As far as the shortlist for actors to play King George was concerned there were three or four names in the mix. Ultimately, it was great to have Colin on board. All producers talk to each other and we were hearing great things about him and then at his acceptance speech at the Baftas for A Single Man he was actually stuck for words and was stuttering. Tom tells the story that he was so happy to hear him stuttering. Those two had a long lunch and talked about the character and Colin was very quick to put himself up for it.

Then the wider casting started to kick in. We had a great casting director in Nina Gold who had worked with Tom before. The script kept going through iterations. We also tried to develop other strands, open it up, explore the abdication story, the backdrop of war. It’s hard to foreground other parts of history with a deftness of touch and to manage the peaks and troughs. We had to cut various elements from the final film such as a funeral cortege scene of King George V.

There was a lot of fact-checking in terms of getting all the authenticity right. After all, we are making a film about the reigning monarch’s Dad. We got one of the art department to go see Mark Logue, the only surviving member of the Logue family. All through the therapy process Lionel kept diaries about the therapies he was giving, though he never broke confidences. Mark had access to these documents. That’s where a lot of the accuracy in the film comes from. Mark ended up acting as an adviser and consultant on the final project.

Then we went into production from December 2009. We had an amazing crew who went to the wire for us. We shot the film in 39 and a half days which is a punishing schedule. We shot two thirds before Christmas in three weeks, because Geoffrey was due to go and work on another project. We’d heard that earlier in the year, and it lit a fire under our bums. We also could only have Helena on Saturdays and Sundays so we were doing crazy weeks. We were like the divorced parent who could only have her at weekends.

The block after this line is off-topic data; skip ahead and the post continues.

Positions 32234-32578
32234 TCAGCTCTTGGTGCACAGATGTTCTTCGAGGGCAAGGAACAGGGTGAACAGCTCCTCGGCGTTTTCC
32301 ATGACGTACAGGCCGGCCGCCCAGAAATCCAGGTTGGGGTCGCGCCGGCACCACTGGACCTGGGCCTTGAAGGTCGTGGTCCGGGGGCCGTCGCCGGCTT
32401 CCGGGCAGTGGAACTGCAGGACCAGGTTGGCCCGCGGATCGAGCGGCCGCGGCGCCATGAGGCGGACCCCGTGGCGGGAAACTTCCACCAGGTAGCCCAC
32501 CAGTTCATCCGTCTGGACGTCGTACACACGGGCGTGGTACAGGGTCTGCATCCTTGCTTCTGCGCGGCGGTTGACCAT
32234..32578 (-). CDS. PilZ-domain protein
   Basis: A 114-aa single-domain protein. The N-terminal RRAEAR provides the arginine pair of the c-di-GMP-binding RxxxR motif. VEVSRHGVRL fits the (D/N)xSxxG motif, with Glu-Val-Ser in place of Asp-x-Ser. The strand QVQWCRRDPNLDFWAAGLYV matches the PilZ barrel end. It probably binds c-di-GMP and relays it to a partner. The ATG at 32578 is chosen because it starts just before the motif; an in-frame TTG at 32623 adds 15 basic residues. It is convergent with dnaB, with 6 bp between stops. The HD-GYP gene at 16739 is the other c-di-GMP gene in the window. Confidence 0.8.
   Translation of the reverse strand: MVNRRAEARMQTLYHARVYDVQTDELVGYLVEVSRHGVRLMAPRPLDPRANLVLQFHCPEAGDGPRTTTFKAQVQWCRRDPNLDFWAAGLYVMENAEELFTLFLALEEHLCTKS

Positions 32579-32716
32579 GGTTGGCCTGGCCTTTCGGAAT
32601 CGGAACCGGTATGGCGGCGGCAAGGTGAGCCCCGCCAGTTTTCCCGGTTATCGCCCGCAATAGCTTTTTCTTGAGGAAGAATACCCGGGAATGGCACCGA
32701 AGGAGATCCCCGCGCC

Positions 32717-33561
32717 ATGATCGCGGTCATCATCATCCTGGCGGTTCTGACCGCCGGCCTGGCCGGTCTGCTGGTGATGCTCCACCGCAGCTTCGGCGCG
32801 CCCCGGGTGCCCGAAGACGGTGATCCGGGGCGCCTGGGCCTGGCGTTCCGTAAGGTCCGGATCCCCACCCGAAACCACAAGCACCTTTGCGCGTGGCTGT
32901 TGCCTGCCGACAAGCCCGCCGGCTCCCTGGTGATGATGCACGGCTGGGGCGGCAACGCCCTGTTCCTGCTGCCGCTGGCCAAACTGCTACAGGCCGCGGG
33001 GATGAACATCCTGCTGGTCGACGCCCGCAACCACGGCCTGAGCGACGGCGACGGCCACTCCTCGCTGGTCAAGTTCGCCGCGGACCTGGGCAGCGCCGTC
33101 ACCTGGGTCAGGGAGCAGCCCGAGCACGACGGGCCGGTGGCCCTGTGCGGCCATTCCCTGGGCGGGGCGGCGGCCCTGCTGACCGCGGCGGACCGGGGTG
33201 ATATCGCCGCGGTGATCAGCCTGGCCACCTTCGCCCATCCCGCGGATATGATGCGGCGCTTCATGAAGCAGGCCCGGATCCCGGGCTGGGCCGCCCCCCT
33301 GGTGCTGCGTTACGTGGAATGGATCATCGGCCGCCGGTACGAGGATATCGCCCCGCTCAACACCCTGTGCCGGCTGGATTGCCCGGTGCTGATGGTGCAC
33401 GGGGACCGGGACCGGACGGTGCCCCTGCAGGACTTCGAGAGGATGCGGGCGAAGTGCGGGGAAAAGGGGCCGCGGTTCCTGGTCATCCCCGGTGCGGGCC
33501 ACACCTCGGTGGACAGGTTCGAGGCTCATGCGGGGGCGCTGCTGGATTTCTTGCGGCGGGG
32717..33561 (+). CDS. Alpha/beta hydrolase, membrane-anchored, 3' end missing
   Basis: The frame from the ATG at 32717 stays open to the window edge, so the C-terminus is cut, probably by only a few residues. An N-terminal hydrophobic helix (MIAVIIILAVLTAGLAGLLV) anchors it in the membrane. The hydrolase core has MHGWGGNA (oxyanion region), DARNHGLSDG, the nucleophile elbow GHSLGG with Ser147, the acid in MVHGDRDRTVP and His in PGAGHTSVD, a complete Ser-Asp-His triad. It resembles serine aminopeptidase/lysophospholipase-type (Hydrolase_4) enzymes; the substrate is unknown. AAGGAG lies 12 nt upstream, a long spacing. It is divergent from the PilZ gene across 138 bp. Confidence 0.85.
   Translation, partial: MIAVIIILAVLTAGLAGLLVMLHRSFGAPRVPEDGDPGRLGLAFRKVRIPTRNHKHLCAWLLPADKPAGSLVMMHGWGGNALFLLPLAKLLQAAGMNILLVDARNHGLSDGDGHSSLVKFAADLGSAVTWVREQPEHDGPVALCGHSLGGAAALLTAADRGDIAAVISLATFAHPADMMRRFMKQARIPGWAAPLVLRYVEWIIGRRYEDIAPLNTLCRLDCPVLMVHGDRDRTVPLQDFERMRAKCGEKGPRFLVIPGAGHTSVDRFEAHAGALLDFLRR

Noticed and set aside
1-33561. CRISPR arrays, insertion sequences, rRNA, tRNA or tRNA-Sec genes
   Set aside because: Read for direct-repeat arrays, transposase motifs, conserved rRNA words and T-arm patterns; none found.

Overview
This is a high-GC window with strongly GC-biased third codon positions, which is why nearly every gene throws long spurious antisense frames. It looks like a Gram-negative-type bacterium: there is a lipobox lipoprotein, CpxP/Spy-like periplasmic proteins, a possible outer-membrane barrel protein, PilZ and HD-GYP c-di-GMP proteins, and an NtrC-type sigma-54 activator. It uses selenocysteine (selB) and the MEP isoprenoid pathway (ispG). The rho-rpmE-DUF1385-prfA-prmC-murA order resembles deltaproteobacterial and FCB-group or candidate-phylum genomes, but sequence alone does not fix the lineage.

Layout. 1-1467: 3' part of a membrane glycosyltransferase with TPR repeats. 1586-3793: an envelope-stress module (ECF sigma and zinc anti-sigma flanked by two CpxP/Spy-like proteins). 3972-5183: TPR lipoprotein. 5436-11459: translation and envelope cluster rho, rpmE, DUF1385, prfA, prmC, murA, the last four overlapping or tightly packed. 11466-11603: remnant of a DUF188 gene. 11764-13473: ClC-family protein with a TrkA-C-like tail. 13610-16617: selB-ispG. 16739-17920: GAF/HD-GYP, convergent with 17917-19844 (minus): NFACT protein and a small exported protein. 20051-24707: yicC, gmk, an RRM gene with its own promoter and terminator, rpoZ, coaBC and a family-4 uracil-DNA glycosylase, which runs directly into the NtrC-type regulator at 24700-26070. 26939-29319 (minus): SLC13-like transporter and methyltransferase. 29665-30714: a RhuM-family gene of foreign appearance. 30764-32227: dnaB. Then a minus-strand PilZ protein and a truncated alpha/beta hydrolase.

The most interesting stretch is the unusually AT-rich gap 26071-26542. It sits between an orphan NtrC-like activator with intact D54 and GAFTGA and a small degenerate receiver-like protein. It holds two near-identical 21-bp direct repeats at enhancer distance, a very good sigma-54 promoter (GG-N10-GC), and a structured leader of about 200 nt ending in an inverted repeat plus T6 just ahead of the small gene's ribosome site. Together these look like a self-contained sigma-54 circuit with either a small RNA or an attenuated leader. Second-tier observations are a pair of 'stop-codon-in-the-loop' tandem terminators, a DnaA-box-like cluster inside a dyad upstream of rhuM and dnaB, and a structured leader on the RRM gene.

After post-production and adding the music there was the festival run. From that point it’s been a ride. At one point we found ourselves in Marilyn Monroe’s bedroom at an after party. The whole experience has been really weird. You become incredibly observational. I would often step out of the limo and there would be a lot of paparazzi taking photographs until they realised I wasn’t Colin Firth. Britain is very different to the States but in both cultures the higher up the food chain you get the less bullshit there is. My text message relationship with Harvey Weinstein has been hilarious. I think we are both working on using the least number of characters we can.

It’s been great fun and been lovely to share those moments with my business partner of nigh on 15 years. Every step of the way the paranoia kicks in that you’re going to get found out. But then the nervousness dissipates. Let’s see what happens at the Golden Globes. As producers what counts for us is the nominations. That’s the respect from your colleagues. The wins are just a roll of the dice. But we keep getting little surprises.

Next up, David’s developing an Off Broadway production. We will see how that develops. I think people will be interested in seeing the play in its original form. Our company will continue to develop its TV slate. We have David Seidler’s next film in development and we are financed on that and are beginning to get interest from cast and distributors. The King’s Speech was a big step for us. We are hoping to make quality material for many years to come.”